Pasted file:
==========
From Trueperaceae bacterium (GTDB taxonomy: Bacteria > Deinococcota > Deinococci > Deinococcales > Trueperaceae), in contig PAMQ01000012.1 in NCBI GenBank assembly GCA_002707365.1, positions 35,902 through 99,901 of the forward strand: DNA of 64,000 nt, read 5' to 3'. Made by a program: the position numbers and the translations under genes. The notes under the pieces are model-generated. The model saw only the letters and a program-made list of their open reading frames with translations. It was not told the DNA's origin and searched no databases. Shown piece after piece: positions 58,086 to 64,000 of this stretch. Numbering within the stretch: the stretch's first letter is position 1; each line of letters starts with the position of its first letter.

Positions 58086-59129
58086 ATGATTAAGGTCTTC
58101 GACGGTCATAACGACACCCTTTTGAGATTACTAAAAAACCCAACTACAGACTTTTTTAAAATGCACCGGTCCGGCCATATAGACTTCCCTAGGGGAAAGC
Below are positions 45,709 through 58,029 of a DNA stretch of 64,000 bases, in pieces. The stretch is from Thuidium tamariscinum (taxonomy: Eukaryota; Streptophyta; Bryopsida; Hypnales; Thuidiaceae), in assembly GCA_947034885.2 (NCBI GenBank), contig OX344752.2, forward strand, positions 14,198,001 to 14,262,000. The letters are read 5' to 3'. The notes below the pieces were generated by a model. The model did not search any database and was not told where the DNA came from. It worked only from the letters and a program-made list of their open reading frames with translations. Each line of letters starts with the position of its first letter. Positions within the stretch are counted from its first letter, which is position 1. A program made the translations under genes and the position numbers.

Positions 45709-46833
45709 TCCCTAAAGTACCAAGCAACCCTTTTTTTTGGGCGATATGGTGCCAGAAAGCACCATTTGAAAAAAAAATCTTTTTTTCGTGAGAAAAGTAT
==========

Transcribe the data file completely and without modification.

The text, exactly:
From Trueperaceae bacterium (GTDB taxonomy: Bacteria > Deinococcota > Deinococci > Deinococcales > Trueperaceae), in contig PAMQ01000012.1 in NCBI GenBank assembly GCA_002707365.1, positions 35,902 through 99,901 of the forward strand: DNA of 64,000 nt, read 5' to 3'. Made by a program: the position numbers and the translations under genes. The notes under the pieces are model-generated. The model saw only the letters and a program-made list of their open reading frames with translations. It was not told the DNA's origin and searched no databases. Shown piece after piece: positions 58,086 to 64,000 of this stretch. Numbering within the stretch: the stretch's first letter is position 1; each line of letters starts with the position of its first letter.

Positions 58086-59129
58086 ATGATTAAGGTCTTC
58101 GACGGTCATAACGACACCCTTTTGAGATTACTAAAAAACCCAACTACAGACTTTTTTAAAATGCACCGGTCCGGCCATATAGACTTCCCTAGGGGAAAGC
Below are positions 45,709 through 58,029 of a DNA stretch of 64,000 bases, in pieces. The stretch is from Thuidium tamariscinum (taxonomy: Eukaryota; Streptophyta; Bryopsida; Hypnales; Thuidiaceae), in assembly GCA_947034885.2 (NCBI GenBank), contig OX344752.2, forward strand, positions 14,198,001 to 14,262,000. The letters are read 5' to 3'. The notes below the pieces were generated by a model. The model did not search any database and was not told where the DNA came from. It worked only from the letters and a program-made list of their open reading frames with translations. Each line of letters starts with the position of its first letter. Positions within the stretch are counted from its first letter, which is position 1. A program made the translations under genes and the position numbers.

Positions 45709-46833
45709 TCCCTAAAGTACCAAGCAACCCTTTTTTTTGGGCGATATGGTGCCAGAAAGCACCATTTGAAAAAAAAATCTTTTTTTCGTGAGAAAAGTAT